Kris Olds

A New Academic Year Begins

Well, I survived the first week of the 2012-2013 academic year as new department chairperson, as well as the near doubling of student numbers in my new (as of 2011) online course (Geography 340 — World Regions in Global Context).  The experience of creating an online course from scratch has been a fascinating one; a form of ‘learning while doing’ that I highly recommend. The experience reinforced the point made in many reports and articles that it takes on average three times as much effort and money to create a new online course, and that they require a lot of ongoing effort to run if you want students to be engaged and actually learn. I’m also curious, after the last 1.5 years of working on this, how many of the ‘disruptive innovation’ propagandists have ever taught an online course, or run an online education program.  Not many, I would wager.

The prior week included a great half-day event for department chairs, center directors, deans, etc., at UW-Madison deemed the ‘Leadership Summit.’ The event kicked off when our Interim Chancellor, David Ward (and former president of the American Council on Education) gave a fantastic context-oriented talk about the past, present and future of public higher education. David Ward has a unique ability to be analytical but also identify challenges and opportunities that are tangible and can be worked with. There aren’t many people who can be critical about how we are still trapped in many “Victorian-” and “Edwardian-era” structures and assumptions (e.g., the timetable), while at the same time flag how we are making progress on a number of fronts and we have some real opportunities to keep the ‘public’ in public higher education. It’s hard for me to summarize all of the points of his talk, but suffice it to say Ward was implying educators need to be both more aware of the structural changes underway in higher education (including outside the U.S.), but at the same time we have no choice but to rely on ourselves to fashion realistic solutions to the stress-points that exist. In short, the pendulum has fallen off the pin that enabled cyclical change for decades past, and we’re shifting into a very different era; one with no explicit social compact about the ideal balance of public and private support for the U.S. higher education system. Ward is too experienced and smart to latch onto the ‘disruptive innovation’ hype circulating through U.S. universities right now, and instead advocates bottom-up forms of education innovation that we, as faculty and staff, delineate and push forward.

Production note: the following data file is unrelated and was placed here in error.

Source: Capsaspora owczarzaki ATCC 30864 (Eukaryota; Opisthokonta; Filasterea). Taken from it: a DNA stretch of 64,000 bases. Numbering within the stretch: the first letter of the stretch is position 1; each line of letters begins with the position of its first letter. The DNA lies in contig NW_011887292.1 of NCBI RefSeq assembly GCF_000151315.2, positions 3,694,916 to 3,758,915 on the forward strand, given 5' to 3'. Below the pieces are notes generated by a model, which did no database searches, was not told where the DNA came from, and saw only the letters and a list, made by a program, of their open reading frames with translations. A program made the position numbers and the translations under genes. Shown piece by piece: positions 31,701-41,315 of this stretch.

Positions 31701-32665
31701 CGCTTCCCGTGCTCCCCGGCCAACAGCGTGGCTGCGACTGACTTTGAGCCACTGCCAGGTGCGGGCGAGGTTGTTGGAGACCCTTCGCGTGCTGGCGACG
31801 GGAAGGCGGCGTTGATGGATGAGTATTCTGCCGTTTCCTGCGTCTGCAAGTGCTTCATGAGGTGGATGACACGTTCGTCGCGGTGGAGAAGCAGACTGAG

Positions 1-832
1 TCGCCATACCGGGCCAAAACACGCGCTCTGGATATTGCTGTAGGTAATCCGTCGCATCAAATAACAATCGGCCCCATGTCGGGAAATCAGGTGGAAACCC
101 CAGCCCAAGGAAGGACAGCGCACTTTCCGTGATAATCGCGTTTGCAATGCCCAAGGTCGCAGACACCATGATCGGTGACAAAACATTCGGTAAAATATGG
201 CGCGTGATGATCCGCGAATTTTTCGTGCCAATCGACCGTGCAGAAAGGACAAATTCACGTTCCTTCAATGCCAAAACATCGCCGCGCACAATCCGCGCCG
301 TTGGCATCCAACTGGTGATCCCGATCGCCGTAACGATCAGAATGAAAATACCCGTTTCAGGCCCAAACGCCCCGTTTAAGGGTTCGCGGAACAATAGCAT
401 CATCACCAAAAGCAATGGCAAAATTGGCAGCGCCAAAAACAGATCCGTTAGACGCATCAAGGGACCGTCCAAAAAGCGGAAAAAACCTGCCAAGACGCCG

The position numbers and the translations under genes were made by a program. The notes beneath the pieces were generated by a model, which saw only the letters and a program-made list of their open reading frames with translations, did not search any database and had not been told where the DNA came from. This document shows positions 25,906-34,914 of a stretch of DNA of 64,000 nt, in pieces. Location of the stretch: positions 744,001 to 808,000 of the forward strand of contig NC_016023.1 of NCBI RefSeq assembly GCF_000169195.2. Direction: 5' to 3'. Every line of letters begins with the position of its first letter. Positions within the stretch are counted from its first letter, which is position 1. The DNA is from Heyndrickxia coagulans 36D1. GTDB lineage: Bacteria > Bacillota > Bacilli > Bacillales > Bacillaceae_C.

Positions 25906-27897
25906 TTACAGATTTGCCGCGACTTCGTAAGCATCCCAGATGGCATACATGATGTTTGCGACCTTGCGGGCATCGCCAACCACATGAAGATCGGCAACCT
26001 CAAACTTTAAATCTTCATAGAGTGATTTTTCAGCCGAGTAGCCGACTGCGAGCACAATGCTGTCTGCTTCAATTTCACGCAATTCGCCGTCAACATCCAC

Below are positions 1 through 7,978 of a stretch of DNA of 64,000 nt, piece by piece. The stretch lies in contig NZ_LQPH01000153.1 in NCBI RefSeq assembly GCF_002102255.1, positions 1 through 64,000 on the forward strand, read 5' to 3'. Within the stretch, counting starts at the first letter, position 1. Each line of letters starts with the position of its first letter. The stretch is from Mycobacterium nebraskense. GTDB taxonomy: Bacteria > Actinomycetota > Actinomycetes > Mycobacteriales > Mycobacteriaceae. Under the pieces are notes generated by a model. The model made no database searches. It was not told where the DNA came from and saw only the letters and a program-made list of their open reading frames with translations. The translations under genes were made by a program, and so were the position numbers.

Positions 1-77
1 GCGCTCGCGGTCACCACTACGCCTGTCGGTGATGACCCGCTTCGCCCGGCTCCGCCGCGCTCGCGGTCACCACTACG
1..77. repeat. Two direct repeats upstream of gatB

Besides these start-of-term reflections, I also wanted to inform readers of GlobalHigherEd that my May 2012 entry titled ‘International Consortia of Universities and the Mission/Activities Question‘ has just been updated.  Representatives of several consortia that were not flagged in the original entry contacted me so I’ve added them the long list of consortia in the latter half of the entry. Debates continue in internationalization circles about the efficacy of international consortia of universities and this entry is designed to provide some food for fodder to further these debates.

Finally, I wanted to let you know that one of the OECD’s flagship reports Education at a Glance 2012: OECD indicators — will be released this coming Tuesday and I’ve got an embargoed copy that is chock-a-block full of insights. I am working up a new entry about the 2012 report that is modeled, to a degree, on my September 2011 entry titled ‘International student mobility highlights in the OECD’s Education at a Glance 2011.’ If I can hide behind my office door for some of Monday I’ll post the new entry on Tuesday (or Wednesday at the latest).

Best wishes at the start of the new academic year (at least here in North America)!

Kris Olds